Toys are meant to entertain, to educate, and sometimes to babysit your kid for a few minutes of precious, precious quiet time. Toys are (generally) thoroughly tested and approved by committees and safety regulators. But what happens when they miss something? Or a kid gets especially creative with its playtime? Well, sometimes those supposedly harmless little play things can be harbringers of pain and suffering.
The list below isn't about children eating too much Gak, or choking on G.I. Joe's toy gun. These are the crazy stories, the "no way that happened because of a toy," stories, the stuff urban legends are made of. So, if you've ever wondered why you can't find that toy from your childhood on the shelf anymore, or whether a bounce house can actually take flight, read on.Below are the craziest near-death accidents caused by toys. Vote up the craziest toy accidents below, caused by toys you won't let your kids anywhere near after reading what they're capable of.
Just before Christmas 1962, to tie in with the upcoming Son of Flubber (sequel to The Absentminded Professor), Hasbro and Disney put out an actual bouncy green glob of goo, so kids everywhere could have their own Flubber. Short of the general choking hazard, it looked like a slam dunk product. However, within weeks, they faced numerous complaints of head-to-toe rashes, sore throats, and fevers. Turns out Flubber caused Folliculitis (an infection in the pores) among other maladies.
It gets more bizarre. After the recall, manufacturers tried to incinerate the Flubber and discovered it wouldn't burn; it just released plumes of noxious smoke. They proceeded to hire the Coast Guard to try to sink it, but it floated right back to the surface. Eventually, they used it to pave the new Hasbro facilities. Real-life Flubber: just as wonky as its on-screen counterpart.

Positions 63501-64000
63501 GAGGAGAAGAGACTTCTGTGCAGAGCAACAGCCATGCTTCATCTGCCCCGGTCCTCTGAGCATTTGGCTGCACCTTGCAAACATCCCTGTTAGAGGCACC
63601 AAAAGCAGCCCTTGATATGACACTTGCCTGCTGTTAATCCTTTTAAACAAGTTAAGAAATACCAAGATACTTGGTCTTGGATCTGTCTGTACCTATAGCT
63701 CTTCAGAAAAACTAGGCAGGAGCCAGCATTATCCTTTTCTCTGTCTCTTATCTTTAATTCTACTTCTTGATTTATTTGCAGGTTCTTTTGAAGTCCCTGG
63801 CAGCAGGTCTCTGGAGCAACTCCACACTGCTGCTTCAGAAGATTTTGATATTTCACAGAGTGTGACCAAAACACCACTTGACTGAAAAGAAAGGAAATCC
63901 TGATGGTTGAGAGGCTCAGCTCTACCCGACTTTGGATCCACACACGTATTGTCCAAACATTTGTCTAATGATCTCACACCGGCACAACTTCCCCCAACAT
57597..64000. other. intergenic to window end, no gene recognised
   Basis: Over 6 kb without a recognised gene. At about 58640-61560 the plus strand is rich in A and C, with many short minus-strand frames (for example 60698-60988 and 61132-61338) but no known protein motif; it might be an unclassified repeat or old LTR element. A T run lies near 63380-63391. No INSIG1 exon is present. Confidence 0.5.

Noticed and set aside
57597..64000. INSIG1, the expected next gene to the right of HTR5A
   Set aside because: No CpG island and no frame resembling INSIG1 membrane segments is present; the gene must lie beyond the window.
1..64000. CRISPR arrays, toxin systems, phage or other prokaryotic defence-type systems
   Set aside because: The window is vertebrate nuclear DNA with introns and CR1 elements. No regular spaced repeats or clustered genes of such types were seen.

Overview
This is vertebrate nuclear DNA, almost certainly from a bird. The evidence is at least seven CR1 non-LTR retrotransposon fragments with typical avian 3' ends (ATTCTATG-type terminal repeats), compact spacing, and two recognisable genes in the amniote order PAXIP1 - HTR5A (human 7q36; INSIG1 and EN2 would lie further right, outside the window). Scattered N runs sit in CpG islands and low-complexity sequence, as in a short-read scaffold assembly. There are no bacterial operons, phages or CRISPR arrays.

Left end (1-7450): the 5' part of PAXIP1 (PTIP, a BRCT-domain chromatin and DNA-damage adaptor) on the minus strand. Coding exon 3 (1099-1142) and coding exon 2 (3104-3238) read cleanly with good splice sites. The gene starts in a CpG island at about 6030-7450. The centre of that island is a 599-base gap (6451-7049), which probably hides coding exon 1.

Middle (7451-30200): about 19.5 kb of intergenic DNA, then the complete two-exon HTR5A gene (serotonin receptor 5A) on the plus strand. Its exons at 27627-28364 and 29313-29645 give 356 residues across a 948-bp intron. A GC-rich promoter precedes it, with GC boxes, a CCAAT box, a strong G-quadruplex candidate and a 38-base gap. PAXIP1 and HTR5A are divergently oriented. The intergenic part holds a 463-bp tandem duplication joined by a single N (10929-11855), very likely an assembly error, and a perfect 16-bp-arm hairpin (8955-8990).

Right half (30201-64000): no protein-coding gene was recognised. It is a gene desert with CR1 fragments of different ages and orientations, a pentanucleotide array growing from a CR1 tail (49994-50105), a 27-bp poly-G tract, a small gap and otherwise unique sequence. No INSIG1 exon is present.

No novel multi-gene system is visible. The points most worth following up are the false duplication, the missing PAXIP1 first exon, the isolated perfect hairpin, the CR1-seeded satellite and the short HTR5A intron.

In May 2014, a freak accident occurred when a gust of wind carried a bouncy house into the air, with its inhabitants still inside. Two kindergartners, ages five and six, fell out from a height of at least 15 feet, both landing on hard pavement. One landed in the apartment building's parking lot and suffered serious head injuries. The other landed on a nearby street and broke both arms and his jaw. A 10-year-old girl also fell from the bounce house, thankfully from a much lower height.
All things considered, it could have been much worse. After losing the weight from the children, the bounce house caught another updraft and soared up over 50 feet in the air (as pictured), eventually landing more than three blocks away.
Remember Aqua Dots? If you can, remember them well, because you can't find them on shelves anymore. In 2007, scientists began investigating why the Dots, when ingested, caused bouts of dizziness, vomiting, and fainting in children. It turns out the manufacturer had changed the ingredients of the sticking compound and this new recipe metabolized into GHB (gamma-hydroxy butyrate)... also known as a common date rape drug. That's right; a major toy company distributed roofies to kids. Even in 2015, Spinmaster and Moose paid out a settlement to the family of a boy who suffered irreversible brain damage after eating an Aqua Dot.
Obviously, every future mad scientist needs a nuclear experimentation kit during their formative years. In 1950, these kits actually sold (for only 50 bucks, the equivalent of $500 today), complete with three "low level" radiation sources, a Geiger counter, a Wilson cloud chamber, a spinthariscope, and four uranium ore samples. No deaths ever directly linked back to this "toy," but who knows how many lives it effected. Just one of the isotopes included in the kit (u-238) is now known to cause cancer, leukemia, and lymphoma.